One of the best things about living in Chicago is that there is a ton to see and do.
Are you a sports fan? Three separate years, Sporting News called Chicago the “Best Sports City” nationwide. Some of the teams you can follow include the Chicago White Sox, Chicago Cubs, the Chicago Bears and the Chicago Bulls.
If you like shopping, you can visit the iconic State Street and Magnificent Mile shopping districts. You also may enjoy spending time at Navy Pier. Chicago is famous for its restaurants as well, with specialty foods like deep dish pizza and Chicago-style hot dogs.
Popular attractions in Chicago include the Buckingham Fountain, the Willis Tower (Sears Tower), the Chicago Public Library, and Museum Campus.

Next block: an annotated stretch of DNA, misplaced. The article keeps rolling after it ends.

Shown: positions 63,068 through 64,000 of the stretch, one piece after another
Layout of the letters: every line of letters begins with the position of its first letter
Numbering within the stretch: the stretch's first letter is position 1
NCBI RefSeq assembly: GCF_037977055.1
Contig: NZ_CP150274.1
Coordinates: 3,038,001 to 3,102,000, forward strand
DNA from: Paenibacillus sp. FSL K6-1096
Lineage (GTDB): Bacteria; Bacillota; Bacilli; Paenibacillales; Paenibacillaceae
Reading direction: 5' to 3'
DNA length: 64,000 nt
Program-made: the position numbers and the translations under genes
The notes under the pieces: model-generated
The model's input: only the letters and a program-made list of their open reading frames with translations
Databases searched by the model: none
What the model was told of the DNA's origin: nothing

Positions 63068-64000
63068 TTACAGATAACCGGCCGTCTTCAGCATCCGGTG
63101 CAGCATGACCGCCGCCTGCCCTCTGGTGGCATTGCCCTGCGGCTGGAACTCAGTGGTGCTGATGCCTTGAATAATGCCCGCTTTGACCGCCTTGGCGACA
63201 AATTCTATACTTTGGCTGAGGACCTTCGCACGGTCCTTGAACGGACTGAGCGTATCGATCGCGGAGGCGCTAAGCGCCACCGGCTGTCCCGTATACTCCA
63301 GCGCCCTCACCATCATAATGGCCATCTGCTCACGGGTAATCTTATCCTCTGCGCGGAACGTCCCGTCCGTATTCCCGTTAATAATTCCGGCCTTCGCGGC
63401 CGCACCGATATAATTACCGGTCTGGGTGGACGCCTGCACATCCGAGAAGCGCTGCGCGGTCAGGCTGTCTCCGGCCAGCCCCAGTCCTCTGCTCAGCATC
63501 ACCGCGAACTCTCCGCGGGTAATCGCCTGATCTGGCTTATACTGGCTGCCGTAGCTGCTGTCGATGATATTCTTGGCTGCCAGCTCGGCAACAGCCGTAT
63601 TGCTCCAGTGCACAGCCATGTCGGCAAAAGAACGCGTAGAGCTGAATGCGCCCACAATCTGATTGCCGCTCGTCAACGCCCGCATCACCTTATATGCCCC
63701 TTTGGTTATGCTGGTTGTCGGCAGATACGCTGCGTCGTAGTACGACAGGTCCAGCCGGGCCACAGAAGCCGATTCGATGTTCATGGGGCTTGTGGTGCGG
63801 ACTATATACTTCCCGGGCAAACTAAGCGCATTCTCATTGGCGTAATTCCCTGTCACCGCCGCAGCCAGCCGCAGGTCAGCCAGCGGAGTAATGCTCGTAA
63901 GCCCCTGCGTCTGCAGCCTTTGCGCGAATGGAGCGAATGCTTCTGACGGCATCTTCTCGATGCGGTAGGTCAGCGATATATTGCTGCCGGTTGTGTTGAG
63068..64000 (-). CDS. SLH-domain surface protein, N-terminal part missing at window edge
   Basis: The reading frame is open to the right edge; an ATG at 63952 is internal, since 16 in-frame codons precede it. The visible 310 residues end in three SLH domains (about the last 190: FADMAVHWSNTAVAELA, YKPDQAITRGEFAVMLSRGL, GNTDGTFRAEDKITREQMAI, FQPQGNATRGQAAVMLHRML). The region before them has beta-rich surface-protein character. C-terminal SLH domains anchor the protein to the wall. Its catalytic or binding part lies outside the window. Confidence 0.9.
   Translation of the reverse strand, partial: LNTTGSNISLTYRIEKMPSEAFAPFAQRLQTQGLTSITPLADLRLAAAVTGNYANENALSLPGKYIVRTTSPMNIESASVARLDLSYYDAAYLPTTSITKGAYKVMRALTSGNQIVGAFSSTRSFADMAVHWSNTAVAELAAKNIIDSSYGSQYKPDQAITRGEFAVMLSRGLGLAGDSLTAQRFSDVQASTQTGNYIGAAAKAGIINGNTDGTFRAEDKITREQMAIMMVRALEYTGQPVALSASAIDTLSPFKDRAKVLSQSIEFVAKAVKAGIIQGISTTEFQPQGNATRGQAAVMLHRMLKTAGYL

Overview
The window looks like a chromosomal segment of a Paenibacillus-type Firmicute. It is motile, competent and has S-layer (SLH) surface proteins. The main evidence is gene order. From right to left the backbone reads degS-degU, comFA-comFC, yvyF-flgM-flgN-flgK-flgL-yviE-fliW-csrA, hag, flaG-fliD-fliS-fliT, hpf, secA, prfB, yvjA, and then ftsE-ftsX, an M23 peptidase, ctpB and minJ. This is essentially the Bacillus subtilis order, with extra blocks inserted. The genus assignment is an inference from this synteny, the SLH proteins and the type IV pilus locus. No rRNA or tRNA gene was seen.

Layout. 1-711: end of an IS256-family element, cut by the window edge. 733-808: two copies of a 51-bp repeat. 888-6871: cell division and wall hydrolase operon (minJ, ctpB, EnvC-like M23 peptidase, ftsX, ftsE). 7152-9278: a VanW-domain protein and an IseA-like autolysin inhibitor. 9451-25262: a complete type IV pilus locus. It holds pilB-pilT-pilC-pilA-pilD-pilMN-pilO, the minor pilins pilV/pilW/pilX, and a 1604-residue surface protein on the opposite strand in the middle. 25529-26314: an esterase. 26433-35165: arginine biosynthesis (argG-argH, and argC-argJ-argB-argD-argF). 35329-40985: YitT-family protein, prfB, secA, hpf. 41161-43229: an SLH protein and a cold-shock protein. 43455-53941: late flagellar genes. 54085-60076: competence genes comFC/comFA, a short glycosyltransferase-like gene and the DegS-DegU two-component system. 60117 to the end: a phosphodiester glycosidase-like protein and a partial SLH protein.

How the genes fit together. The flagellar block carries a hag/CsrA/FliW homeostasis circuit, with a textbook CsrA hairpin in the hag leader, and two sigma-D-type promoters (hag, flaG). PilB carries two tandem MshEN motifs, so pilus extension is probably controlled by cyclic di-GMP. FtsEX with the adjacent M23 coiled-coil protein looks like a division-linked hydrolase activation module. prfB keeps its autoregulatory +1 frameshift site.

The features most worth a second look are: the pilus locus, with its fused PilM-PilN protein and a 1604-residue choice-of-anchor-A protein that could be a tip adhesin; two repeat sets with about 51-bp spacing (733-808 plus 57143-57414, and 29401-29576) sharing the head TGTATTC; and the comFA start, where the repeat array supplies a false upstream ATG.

The Bottom Line: Chicago offers something for everyone to enjoy.
Excited to move to Chicago or one of the surrounding suburbs? MidAmerica Bancorp, Inc. can make your dreams of owning a home in the Chicagoland area or anywhere in Illinois come true. To schedule your consultation now, please give us a call at (708) 237-4050.
MidAmerica Bancorp, Inc. is an Equal Housing Lender. As prohibited by federal law, we do not engage in business practices that discriminate on the basis of race, color, religion, national origin, sex, marital status, age, because all or part of your income may be derived from any public assistance program, or because you have, in good faith, exercised any right under the Consumer Credit Protection Act. Disclaimer: Programs subject to change without notice. All borrowers must qualify per program guidelines.